Block time is much more interesting. Apologies if you already know this, but block time is the theory (in both physics and cosmology as well as philosophy and religion) that time exists simultaneously at all points. Time is thus “space-like”. Think of an old-time movie projector with the past of the film on the lower reel and the future on the upper. The intense light shining on the current frame gives the impression of a fleeting momentary reality, but really, anyone with a suitable perspective would be able to see all the frames at once.

    Long story short: if god embodies time along its entire “length” simultaneously, then the principle of cause and effect is moot. Hence, nothing is constrained, since in a block-time universe nothing is “going to happen”; there are no future actions that *must* occur. They are all occurring continuously and simultaneously right now. God’s choice of events and their enactment are inseparable. Hence, god remains both omnipotent and omniscient.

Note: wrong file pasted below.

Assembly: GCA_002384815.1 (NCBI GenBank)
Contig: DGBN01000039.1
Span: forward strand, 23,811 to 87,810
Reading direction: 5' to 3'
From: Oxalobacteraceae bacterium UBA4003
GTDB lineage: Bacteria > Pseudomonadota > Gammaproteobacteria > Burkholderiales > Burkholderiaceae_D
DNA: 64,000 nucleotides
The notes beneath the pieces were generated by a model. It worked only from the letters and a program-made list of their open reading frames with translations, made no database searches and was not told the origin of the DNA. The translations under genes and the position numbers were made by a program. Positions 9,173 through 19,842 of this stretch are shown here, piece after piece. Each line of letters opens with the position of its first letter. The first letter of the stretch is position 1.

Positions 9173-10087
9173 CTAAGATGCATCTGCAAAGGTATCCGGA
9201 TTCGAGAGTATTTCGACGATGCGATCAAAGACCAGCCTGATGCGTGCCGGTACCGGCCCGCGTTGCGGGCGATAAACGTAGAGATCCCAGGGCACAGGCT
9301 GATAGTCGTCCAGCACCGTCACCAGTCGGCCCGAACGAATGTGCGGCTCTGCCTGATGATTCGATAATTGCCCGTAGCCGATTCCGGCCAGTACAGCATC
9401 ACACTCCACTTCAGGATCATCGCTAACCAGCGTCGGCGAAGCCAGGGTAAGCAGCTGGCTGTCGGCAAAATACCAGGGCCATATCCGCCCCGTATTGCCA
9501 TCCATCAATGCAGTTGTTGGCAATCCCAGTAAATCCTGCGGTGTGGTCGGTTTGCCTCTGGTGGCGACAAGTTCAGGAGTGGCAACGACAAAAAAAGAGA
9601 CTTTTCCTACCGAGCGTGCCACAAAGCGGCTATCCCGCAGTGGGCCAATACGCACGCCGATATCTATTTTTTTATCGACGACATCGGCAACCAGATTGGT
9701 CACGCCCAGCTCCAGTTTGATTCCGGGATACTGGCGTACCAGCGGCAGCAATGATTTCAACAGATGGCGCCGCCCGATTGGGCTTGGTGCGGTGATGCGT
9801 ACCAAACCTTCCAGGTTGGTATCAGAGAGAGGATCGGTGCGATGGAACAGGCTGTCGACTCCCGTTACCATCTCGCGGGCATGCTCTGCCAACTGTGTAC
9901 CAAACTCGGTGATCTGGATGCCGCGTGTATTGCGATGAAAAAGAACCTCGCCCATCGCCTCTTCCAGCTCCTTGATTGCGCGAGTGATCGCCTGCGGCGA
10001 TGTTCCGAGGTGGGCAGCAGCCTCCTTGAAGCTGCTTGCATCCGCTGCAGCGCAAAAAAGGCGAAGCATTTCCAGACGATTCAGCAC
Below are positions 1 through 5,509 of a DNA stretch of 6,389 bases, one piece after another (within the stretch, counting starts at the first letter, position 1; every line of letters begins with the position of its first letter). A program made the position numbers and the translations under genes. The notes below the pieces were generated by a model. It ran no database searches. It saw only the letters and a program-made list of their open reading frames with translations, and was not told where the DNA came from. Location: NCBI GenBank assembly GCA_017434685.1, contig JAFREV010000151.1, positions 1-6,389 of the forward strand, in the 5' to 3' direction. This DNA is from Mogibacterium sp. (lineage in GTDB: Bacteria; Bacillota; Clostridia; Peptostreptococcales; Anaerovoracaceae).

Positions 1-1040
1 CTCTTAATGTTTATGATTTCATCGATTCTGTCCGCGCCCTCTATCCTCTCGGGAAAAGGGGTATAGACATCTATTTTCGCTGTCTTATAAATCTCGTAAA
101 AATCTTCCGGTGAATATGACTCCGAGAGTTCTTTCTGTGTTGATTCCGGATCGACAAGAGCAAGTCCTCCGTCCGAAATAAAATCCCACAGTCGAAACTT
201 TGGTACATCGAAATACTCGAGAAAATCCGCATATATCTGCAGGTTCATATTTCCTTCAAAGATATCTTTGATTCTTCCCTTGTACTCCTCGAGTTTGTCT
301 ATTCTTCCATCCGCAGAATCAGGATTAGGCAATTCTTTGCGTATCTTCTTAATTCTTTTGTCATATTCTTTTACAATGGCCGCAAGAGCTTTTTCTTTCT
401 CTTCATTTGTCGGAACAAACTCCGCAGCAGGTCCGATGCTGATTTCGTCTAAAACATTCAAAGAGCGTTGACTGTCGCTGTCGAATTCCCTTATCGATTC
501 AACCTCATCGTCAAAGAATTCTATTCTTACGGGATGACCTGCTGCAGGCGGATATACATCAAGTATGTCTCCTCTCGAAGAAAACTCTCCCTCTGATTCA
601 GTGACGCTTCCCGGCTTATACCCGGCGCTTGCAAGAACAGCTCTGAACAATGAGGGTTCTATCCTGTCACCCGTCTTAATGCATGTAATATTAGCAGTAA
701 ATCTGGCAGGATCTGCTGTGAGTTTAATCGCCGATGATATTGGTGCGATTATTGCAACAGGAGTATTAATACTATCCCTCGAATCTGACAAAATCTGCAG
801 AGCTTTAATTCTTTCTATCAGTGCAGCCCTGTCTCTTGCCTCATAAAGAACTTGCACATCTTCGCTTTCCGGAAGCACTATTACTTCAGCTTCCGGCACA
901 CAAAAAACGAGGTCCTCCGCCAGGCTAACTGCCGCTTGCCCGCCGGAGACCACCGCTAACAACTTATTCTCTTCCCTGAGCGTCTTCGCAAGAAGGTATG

So, the first point addresses “If you know everything” and the second point speaks to “that ever was and ever will be ….”

    It’s all just silly, of course. But fun, like whittling. And probably as useful for actual living.

  22. karenl53 says:

    Your ruminations are so lofty they give me a nosebleed just reading them. I suspect you are a troll and I should not be feeding you, but creating and repeating obtuse reasoning may give the appearance of high I,Q, but is not relevant to reality.

  23. What Karen53 said!

  24. Shmoo says: